Rising Stars: Farhana Ibrahim

We speak with Farhana Ibrahim, managing director of Binta’s Kitchen, to discover the backstory behind the business, where to turn for support and share her advice for future entrepreneurs


Portrait image of Farhana Ibrahim from Binta's Kitchen


Give us your elevator pitch.

Binta's Kitchen is a London based, female-founded and black-owned brand committed to sharing wellness and putting northern Nigerian foods on the map. Our sauces and superfoods are infused with exciting flavours whilst being healthy, vegan and nutritious.

Our range includes superfood powders such as Moringa, Baobab and Hibiscus. These superfoods can boost your breakfast porridge, cereal, yoghurt or smoothie or can even be used as an ingredient in baking. Our products are also made with fresh fruits and vegetables sourced directly from farms. To prevent food waste we include ingredients that are considered too big, too ripe or just plain pear-shaped. What matters to us is making the best tasting food in the most sustainable way.



Binta’s Kitchen has an intriguing back story we’d love for you to share with our readers.

I grew up in London as a first-generation northern Nigerian. As a child, I was surrounded by my mum Binta's traditional northern Nigerian food and wanted to share it with others.

While I was at university studying for a masters, I entered a business competition for students. I did not have a name or branding at the time; I just entered with the 'Tomato and Red Pepper sauce' in a glass jar with makeshift labels. On the night of the competition people loved the sauces, they sold out, and we won by the people's vote! This took me on a trajectory to start Binta’s Kitchen to share wellness and northern Nigerian foods with the world.


There is no way you can build a business if your mindset is in shambles. Fortify your mindset, and you’re halfway there!

Who or where have you turned to for support while building your business?

The thing I found most challenging about starting my own business was not knowing where to start! Not only that, I didn’t even have a solid business plan or vision; I was totally lost and had no clue where to go or what to do. Over time, I educated myself. I started listening to podcasts on entrepreneurship, such as Mindset By Design, by Andy Murphy. This is a great podcast that helps you build a winning mindset so that you’re in control of your life. There is no way you can build a business if your mindset is in shambles. Fortify your mindset, and you’re halfway there!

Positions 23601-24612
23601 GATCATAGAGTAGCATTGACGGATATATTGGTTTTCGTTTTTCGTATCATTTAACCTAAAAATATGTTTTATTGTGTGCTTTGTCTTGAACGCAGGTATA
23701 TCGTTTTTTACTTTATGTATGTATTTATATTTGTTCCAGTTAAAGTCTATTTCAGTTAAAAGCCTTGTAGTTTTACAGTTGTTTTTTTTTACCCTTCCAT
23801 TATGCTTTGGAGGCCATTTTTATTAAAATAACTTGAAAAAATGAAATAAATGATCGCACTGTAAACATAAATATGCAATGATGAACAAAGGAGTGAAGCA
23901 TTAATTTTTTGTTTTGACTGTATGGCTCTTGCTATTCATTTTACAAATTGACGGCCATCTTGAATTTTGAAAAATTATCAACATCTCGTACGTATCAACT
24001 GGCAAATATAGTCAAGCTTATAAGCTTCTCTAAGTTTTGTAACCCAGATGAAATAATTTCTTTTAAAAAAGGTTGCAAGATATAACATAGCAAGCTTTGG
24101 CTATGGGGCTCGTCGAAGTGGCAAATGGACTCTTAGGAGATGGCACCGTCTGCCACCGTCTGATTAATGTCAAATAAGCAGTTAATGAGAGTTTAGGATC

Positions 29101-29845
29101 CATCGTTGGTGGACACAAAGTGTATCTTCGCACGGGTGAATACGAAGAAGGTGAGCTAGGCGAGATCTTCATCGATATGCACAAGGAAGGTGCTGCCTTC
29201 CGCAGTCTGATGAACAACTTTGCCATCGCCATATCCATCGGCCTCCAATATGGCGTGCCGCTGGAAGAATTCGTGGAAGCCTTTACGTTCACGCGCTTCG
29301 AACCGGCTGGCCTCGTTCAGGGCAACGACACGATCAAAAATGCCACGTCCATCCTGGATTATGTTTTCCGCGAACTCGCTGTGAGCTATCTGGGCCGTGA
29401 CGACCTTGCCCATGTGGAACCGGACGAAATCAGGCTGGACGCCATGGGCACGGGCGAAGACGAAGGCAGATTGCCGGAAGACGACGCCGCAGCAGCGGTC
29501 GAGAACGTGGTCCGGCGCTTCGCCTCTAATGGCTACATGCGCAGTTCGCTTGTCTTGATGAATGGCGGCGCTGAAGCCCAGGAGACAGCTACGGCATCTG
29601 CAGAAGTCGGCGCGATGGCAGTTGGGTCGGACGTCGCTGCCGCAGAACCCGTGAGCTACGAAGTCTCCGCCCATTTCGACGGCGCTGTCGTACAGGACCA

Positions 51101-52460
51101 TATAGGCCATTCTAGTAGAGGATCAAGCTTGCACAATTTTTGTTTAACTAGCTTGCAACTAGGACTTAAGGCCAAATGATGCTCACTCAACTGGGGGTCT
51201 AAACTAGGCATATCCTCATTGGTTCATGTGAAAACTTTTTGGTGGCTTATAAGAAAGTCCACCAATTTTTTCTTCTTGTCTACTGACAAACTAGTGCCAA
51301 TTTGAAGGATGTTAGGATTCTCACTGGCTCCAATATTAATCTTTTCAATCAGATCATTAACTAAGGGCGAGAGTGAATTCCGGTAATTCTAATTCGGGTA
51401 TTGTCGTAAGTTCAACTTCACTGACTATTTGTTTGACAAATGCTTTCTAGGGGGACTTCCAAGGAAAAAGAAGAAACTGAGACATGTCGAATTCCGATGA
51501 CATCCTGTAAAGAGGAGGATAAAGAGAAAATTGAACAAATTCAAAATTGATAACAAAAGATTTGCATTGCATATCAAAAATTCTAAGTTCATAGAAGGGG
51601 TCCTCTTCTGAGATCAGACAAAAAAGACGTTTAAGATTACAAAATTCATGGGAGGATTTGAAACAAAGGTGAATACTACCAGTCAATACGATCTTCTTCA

I was also reaching out and asking people who had done what I was trying to achieve, which helped me to gain a mentor. My mentor had a track record of building a company, not just a brand, which also helped to propel my brand.


What has been Binta’s Kitchen’s greatest achievement?

Since launching, we have been interviewed by Vanessa Feltz on BBC radio, featured on Misguided for International Women’s Day, The Grocer and Stylist magazine. We have also had interest from buyers at Asda, Tesco and Selfridges and are working towards being listed in the next six months.



Do you see a way of combining your studies in child and adolescent mental health with your business or a future business idea?

As a brand, we are also committed to ending food poverty in children. We run bi-monthly sessions teaching children about cooking and healthy food in Barking. We also use a percentage of our profits to provide our products to children in the local community who need them most.


Where do you see yourself and Binta’s Kitchen in 5 years time?

My vision is for Binta’s Kitchen to be one of the nations favourite health food brands. We really want to change how people perceive west African foods and health foods so that it can help us stretch into other categories. The equity that we have in the brand is strong and growing; we have an established range of sauces in squeeze packs, but we are also developing drinks and an innovation pipeline that we will get out into stores within the next six months.



Do you have any other advice for the next generation of entrepreneurs?

My advice would be to have and show confidence in yourself and in your business idea. Use your passion to find a mentor in your field who can help you avoid some mistakes and get to where you want much quicker.

If you ever need reminding to take opportunities when you see them, think back to Farhana's story. It's fabulous to see her passion, confidence and business grow from strength to strength. Truly inspiring!

free-from, with love x

Learn more about Binta's Kitchen here. Follow them on social.

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